Dr. Yrech Pardo died peacefully on Dec. 12, after a short illness. He was 95.
The eldest of nine siblings, Pardo was born in 1923 in Marmelade, Haiti. In 1943, Pardo entered medical school at the University of Haiti in Port Au Prince, where he lived with nine of his cousins. They remained like siblings to him throughout his life.
At the recommendation of a medical school professor, Pardo and several classmates came to Chicago in 1949 for medical residencies at Provident Hospital, the first African-American owned and operated hospital. Unaware of racial barriers that he would face, he then applied and was accepted to a pathology residency at Cook County Hospital, where he was one of only four blacks, out of nearly 600 residents.
In 1953, Pardo was assigned to work in the hospital’s chemistry lab. There, he met a young chemist named Karin Zacharias. Zacharias, a Holocaust survivor, had spent the war years as a refugee in Shanghai, China, and had immigrated to the United States in 1947. They soon become a couple, and they were fond of attending dances at the University of Chicago’s International House in Hyde Park – one of the few places they felt welcome as an interracial couple.
In 1955, Pardo was drafted into the U. S. Navy, reporting to duty as a pathologist at the naval hospital in Oakland, CA. In 1958, Zacharias joined him in northern California, where they were married – nine years before interracial marriage was fully legal throughout the country. In 1959, after Pardo completed his service in the Navy, the couple returned to Chicago, settling first in Avalon Park and then in Hyde Park.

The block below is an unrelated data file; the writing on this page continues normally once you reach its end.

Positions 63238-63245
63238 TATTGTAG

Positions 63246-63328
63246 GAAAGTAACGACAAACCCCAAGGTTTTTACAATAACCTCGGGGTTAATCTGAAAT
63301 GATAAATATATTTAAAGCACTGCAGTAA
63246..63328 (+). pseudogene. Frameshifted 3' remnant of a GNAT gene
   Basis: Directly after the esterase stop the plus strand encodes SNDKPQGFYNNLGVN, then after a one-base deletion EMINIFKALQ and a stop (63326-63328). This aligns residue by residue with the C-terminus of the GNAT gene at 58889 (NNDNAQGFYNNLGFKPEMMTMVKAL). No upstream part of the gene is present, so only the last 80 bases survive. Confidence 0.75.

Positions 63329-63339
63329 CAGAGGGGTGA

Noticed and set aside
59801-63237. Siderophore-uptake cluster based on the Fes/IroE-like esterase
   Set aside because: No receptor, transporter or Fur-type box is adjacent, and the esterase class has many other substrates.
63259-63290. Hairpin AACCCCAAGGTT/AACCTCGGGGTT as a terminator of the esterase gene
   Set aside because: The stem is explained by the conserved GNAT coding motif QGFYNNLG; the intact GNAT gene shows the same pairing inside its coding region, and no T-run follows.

Back in Chicago, Pardo began a private medical practice, where he would work until retiring in 1987. Pardo spent long days making house calls throughout the South Side – driving his Plymouth Duster between offices and patients in Chatham, Calumet Heights, South Shore and Bronzeville. There wasn’t a medical problem Pardo didn’t tend to. He took pride in never turning down a patient, regardless of ability to pay. Pardo was also an active member of the Association of Haitian Physicians Abroad and an advisor to Provident Hospital.
Pardo lived for his family. In addition to a large extended family in Haiti, the United States, Canada and France whom Pardo helped and supported throughout his life, he and Karin raised their daughters, Jacqueline and Linda, in Hyde Park, where they remained until Karin’s death in 2008 and Pardo’s earlier this month.
Pardo was immensely proud of his daughters’ education. Jacqueline and Linda both attended the University of Chicago Laboratory Schools, before going to Yale University for college. Jacqueline (Mark Hornung), of Hyde Park, is a psychiatrist at the University of Chicago and Linda (Joel Dando), of Burlington, VT, is an environmental engineer for the United States Forest Service.
But Pardo’s greatest pride and joy were his two grandsons: Daniel and Max Hornung, 28 and 24. From 2012 until 2017, Daniel, now a student at Yale Law School, worked at the White House, including as a special assistant to President Obama. Until his death, Pardo frequently would marvel about living in a country where the grandson of a Haitian immigrant could work for the President of the United States. Max, a graduate of Tufts University, is a college counselor in Boston.
A memorial service will be held at Montgomery Place in Hyde Park on Saturday, February 9 at 2 pm.
(Information courtesy of the family)